By Assenka Oksiloff
Princeton Public Schools
As part of Food Day celebrations this week, students at Littlebrook Elementary reaped the bounty of their harvest and also got a lesson from guest speakers Shirley Satterfield and Henry Pannell about the origins of soul food. Satterfield and Pannell, long-time educators and members of the Princeton community, talked about the recipes and taste of soul food – and its history and cultural context.
With the help of Garden Educator Priscilla Hayes, this year’s Littlebrook fifth graders are growing a Freedom Garden, which consists of crops that once were grown by slaves from Africa. The plants harvested this year include okra, cowpeas, collard greens and fish peppers.
Satterfield, a former board member and currently an advisor of the Historical Society of Princeton, knows a lot about the connection between food, culture and social struggles: She has lived it.As a child growing up in Princeton, she was among the first pupils from the Witherspoon School for the Colored, which closed in 1948, to integrate with Nassau School under the Princeton Plan. While attending college in North Carolina, she joined the Greensboro Four at the Woolworth’s lunch counter to protest segregation.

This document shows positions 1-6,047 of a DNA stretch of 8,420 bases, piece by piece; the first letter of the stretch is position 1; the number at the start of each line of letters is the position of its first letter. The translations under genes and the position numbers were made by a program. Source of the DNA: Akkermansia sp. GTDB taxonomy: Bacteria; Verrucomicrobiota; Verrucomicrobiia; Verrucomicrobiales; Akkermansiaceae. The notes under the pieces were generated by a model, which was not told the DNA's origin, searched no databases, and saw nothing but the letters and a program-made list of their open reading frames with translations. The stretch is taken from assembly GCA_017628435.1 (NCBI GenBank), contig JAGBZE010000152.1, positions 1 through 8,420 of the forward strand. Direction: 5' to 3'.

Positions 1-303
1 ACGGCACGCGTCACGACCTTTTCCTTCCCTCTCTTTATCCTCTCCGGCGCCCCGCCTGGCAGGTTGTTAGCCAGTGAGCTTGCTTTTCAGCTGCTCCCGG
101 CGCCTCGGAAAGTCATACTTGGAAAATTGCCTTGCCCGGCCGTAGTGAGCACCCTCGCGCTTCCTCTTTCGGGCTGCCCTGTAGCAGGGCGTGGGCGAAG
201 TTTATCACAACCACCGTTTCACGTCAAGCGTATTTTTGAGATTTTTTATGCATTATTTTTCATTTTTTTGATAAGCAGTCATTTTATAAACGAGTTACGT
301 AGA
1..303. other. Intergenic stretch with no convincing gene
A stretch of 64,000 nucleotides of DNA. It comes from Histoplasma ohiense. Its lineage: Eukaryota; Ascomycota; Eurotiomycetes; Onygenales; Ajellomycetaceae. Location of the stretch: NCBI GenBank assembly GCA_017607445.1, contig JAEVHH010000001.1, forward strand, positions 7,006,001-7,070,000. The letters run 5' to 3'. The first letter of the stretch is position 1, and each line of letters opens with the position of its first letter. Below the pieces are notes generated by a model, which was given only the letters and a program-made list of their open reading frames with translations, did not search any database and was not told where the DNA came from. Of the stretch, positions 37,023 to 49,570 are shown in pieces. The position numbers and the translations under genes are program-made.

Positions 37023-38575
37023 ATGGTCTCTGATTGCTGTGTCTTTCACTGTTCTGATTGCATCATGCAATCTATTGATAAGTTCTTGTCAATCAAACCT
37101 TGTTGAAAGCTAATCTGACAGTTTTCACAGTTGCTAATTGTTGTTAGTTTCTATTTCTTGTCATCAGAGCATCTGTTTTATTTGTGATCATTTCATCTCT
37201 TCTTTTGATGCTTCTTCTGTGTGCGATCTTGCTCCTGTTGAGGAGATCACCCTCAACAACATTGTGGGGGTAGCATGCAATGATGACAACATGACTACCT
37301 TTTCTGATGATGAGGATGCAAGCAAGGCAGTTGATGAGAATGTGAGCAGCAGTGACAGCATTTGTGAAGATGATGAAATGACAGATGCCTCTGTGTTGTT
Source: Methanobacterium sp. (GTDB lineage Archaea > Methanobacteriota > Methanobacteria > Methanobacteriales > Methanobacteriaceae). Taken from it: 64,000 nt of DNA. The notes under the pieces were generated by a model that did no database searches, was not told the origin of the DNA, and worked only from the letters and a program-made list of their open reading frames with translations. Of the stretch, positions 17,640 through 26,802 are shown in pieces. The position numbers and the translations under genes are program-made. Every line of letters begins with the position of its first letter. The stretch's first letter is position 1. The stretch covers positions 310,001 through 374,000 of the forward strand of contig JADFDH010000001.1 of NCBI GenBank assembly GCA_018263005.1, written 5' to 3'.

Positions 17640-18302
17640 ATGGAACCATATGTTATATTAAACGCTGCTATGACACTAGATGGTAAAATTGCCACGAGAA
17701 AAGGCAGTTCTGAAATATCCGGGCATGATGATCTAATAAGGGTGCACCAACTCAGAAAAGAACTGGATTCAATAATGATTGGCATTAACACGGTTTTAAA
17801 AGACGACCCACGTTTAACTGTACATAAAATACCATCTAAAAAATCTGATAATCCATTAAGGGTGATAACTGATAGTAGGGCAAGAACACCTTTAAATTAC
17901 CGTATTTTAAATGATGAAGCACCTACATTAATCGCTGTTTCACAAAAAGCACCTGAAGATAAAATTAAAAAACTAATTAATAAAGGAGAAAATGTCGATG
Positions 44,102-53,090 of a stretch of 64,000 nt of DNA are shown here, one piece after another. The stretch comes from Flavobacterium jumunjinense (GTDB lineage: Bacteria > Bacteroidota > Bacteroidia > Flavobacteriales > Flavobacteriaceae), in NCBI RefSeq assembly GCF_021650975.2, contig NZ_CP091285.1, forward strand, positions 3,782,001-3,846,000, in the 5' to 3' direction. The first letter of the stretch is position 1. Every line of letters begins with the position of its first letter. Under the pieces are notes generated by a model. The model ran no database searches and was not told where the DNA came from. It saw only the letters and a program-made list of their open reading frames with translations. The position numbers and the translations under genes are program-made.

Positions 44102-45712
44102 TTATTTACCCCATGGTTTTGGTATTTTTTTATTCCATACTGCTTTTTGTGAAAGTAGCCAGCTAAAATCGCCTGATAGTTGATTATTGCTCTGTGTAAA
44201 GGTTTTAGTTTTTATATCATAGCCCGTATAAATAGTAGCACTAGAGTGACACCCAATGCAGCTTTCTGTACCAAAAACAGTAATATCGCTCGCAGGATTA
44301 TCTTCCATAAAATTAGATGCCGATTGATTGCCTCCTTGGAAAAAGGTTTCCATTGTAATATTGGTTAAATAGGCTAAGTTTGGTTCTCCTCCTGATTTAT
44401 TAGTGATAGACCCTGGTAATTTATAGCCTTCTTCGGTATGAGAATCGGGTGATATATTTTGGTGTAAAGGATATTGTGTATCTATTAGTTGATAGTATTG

It was in the South that Satterfield grew to love soul food. Pannell, whose family hails from Virginia, grew up with collard greens and kale in the garden, still two of his favorite foods, which he continues to grow in his own garden. Satterfield gets her kale from her share in a local organic farm, and she told the children that she now eats the leafy green in a salad as often as she eats it in soul food dishes.
As part of the lesson for Food Day, Satterfield and Pannell took the children’s Freedom Garden produce to local chefs William Fowler and Edward Rice to prepare traditional African-American dishes for the students to sample. All of this was arranged with the help of Peter Young, Jr., a local entrepreneur, whose projects include a catering business with an emphasis on soul food. For the kids, it was a way of getting a deeper understanding of why food matters.
“When people ask us why we have a garden program, the quickest answer is always that it helps kids learn where food comes from,” said Amy Mayer, a member of the Princeton School Gardens Cooperative and sponsor of food- and garden-related events in the schools and the community. “That means, of course, understanding how plants turn sunlight and soil into fuel for our bodies. But that isn’t all. The foods we eat also, in a sense, come from our friends and families, our communities, our cultures, and our history.”